5. Discuss the basic international negotiation process from preparation to closing the deal.

  Instructor Learning Outcomes
  1. Define and understand the concept of international business and the characteristic of multinational company
  2. Explain the basic nature and the general classification of the global economy and the key forces that drive globalization
  3. Define culture and understand its basic components
  4. Discuss the complex differences among cultures and use these differences for building better organization
  5. Discuss the basic international negotiation process from preparation to closing the deal
Core Assessment:

Class Assessment:

Individual Presentations: The presentations are going to be an individual study on an article from Annual Editions assigned to the student by the Instructor based on determination of student interest. The presentation should be no more than 10 minutes in length, using Microsoft Power Point, with appropriate references.

Midterm and Final Exams:  Exams administered based on lecture and text materials.


Class Presentations:

2 @ 100 pts. 


2 @ 100 pts.

Total Points:  400

A = 90- 100%

B = 80-89%
C = 70-79%
D = 60-69%
F =  < 60% 

Late Submission of Course Materials:

Unless there are special circumstances discussed ahead of time with the instructor, grades for late work are deducted 10% each day after the due date. After five days the work will not receive any credit.

Classroom Rules of Conduct:

Students are required to be on time and attend all class meetings. All written assignments and class presentations must be done with passion and professionally.

Course Topic/Dates/Assignments:

 Week One:

    Introductions; lecture one.
Week Two:
   Lecture two; class discussion.
Week Three:
   Class presentations; midtem review.
Week Four:
   Class presentations; midterm exam.
Week Five:
   Lectue three; class discussion.
Week Six:
   Lecture four; class presentations.
Week Seven:
   Class presentations; final review.
Week Eight:
   Final exam.

Academic Honesty:
As a learning community, the University upholds the highest standards of academic integrity in all its academic activities, by faculty, staff, administrators and students. Academic integrity involves much more than respecting intellectual property rights. It lies at the heart of learning, creativity, and the core values of the University. Those who learn, teach, write, publish, present, or exhibit creative works are advised to familiarize themselves with the requirements of academic integrity and make every effort to avoid possible offenses against it, knowingly or unknowingly. Park University 2010-2011 Graduate Catalog Page 20


Plagiarism involves the appropriation of another person's ideas, interpretation, words (even a few), data, statements, illustration or creative work and their presentation as one's own. An offense against plagiarism constitutes a serious academic misconduct.  Although offenses against academic integrity can manifest themselves in various ways, the most common forms of offenses are plagiarism and cheating. Plagiarism goes beyond the copying of an entire article. It may include, but is not limited to: copying a section of an article or a chapter from a book, reproduction of an art work, illustration, cartoon, photograph and the like and passing them off as one's own. Copying from the Internet is no less serious an offense than copying from a book or printed article, even when the material is not copyrighted.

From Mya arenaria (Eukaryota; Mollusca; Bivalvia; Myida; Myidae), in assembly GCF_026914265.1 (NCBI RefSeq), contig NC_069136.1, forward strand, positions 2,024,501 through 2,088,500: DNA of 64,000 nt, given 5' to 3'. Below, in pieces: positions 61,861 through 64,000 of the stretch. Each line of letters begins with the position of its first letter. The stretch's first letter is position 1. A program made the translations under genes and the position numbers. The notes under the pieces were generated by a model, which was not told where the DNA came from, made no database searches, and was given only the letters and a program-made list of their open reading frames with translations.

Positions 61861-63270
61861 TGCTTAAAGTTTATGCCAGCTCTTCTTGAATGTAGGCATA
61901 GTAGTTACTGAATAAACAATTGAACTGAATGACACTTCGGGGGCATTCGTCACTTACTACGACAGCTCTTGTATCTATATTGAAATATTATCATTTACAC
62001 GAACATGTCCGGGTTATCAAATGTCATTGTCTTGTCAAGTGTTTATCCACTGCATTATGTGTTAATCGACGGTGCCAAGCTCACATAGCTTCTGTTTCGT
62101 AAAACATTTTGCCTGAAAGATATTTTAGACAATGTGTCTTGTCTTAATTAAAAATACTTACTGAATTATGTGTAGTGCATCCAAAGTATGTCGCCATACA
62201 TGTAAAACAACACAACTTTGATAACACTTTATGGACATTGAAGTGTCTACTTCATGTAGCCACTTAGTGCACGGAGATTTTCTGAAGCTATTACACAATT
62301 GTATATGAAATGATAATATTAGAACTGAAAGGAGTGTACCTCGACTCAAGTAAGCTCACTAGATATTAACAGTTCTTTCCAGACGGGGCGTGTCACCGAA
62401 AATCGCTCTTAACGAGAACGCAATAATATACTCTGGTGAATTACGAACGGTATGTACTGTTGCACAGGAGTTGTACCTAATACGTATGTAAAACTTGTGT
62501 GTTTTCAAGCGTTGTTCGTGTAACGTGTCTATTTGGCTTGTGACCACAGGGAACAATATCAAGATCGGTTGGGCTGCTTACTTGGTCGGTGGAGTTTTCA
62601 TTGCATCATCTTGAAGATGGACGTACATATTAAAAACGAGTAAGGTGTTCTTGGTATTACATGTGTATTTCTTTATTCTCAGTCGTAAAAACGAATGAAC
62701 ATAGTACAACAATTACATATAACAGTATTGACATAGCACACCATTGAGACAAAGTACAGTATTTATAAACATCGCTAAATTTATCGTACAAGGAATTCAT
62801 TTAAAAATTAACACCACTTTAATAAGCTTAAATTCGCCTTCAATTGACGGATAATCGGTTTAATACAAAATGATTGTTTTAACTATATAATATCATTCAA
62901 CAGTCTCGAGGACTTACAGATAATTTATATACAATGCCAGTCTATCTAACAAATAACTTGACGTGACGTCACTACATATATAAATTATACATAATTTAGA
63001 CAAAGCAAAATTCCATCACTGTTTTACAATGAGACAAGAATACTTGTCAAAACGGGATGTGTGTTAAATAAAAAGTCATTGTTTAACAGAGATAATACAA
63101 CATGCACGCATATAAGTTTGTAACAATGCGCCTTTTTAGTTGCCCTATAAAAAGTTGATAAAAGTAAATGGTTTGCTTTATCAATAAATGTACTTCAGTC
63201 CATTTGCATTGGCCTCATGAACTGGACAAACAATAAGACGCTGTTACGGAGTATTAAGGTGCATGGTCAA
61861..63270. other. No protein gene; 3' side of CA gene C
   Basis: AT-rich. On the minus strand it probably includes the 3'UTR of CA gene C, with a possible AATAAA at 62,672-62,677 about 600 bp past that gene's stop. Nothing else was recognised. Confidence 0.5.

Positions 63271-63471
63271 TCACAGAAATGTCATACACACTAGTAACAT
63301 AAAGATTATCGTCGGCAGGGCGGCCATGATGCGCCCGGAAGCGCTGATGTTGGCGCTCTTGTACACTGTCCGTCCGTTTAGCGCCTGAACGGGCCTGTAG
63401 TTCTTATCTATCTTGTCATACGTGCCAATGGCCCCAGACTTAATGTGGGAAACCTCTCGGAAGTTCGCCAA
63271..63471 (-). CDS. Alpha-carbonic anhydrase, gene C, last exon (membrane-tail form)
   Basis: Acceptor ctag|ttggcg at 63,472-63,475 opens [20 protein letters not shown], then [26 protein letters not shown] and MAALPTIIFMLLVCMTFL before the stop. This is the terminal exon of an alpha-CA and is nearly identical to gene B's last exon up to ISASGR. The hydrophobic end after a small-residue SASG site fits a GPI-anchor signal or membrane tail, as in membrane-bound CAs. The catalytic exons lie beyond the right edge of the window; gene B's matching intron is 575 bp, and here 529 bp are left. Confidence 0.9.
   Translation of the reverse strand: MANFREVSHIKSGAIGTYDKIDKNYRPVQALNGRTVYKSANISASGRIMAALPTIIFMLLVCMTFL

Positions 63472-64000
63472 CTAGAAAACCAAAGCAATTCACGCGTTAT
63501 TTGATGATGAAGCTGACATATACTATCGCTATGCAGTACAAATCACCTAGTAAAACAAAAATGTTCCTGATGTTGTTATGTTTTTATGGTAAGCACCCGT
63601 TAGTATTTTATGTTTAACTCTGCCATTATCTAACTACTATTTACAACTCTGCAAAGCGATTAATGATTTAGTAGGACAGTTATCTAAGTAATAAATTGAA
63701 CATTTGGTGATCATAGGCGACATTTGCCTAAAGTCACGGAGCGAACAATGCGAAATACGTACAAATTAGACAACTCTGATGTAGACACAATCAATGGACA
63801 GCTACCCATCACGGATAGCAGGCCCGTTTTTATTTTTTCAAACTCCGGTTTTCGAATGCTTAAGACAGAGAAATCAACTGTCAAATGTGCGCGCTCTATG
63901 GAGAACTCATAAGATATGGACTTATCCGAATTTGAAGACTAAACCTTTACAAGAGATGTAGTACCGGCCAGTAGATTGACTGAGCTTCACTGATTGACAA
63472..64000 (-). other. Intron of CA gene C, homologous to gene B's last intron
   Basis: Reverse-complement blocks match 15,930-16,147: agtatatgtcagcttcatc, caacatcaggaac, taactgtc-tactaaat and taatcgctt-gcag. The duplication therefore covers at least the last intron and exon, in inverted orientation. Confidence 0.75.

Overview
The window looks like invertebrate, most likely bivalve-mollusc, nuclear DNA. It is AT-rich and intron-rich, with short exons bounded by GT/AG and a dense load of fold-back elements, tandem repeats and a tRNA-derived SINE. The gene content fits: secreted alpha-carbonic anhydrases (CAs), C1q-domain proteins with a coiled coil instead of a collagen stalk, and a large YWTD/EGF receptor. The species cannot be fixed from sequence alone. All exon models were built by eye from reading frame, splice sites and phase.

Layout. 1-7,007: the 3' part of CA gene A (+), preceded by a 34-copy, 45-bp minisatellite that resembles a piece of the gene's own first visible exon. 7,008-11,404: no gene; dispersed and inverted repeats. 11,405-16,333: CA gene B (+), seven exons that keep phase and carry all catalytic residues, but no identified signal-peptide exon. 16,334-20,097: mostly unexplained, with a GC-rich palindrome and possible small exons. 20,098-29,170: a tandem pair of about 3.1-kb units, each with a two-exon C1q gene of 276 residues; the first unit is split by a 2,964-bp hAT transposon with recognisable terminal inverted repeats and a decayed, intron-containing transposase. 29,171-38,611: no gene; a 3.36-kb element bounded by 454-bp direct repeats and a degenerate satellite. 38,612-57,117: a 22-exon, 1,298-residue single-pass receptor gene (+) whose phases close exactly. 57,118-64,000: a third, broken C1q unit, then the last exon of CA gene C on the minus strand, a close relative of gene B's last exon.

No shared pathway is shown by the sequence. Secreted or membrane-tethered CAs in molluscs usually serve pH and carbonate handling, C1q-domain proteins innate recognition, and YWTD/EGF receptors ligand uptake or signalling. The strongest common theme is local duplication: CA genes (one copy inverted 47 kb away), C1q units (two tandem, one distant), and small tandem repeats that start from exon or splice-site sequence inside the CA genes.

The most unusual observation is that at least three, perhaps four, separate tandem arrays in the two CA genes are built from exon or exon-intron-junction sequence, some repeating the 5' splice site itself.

Plagiarism also includes borrowing ideas and phrases from, or paraphrasing, someone else's work, published or unpublished, without acknowledging and documenting the source. Acknowledging and documenting the source of an idea or phrase, at the point where it is utilized, is necessary even when the idea or phrase is taken from a speech or conversation with another person.

Park University 2010-2011 Graduate Catalog Page 20

Attendance Policy:

Instructors are required to maintain attendance records and report absences. Excused absences can be granted by the instructor, for medical reasons, school sponsored activities, and employment-related demands, including temporary duty. Students are responsible for any missed work. Absences for two successive weeks, without approved excuse, will be reported to the Director of the individual graduate program, or to the Executive Director for the Graduate School, for appropriate action. Students with such a record of absences, without an approved excuse, may be administratively withdrawn from the class and notified that an "F" will be recorded, unless the student initiates official withdrawal from the class(es).Park University 2010-2011 Graduate Catalog Page 24

Disability Guidelines:
Park University is committed to meeting the needs of all students that meet the criteria for special assistance. These guidelines are designed to supply directions to students concerning the information necessary to accomplish this goal. It is Park University's policy to comply fully with federal and state law, including Section 504 of the Rehabilitation Act of 1973 and the Americans with Disabilities Act of 1990, regarding students with disabilities. In the case of any inconsistency between these guidelines and federal and/or state law, the provisions of the law will apply. Additional information concerning Park University's policies and procedures related to disability can be found on the Park University web page: .

Additional Information:



This material is protected by copyright
                               and can not be reused without author permission.

Last Updated:2/25/2011 12:17:15 PM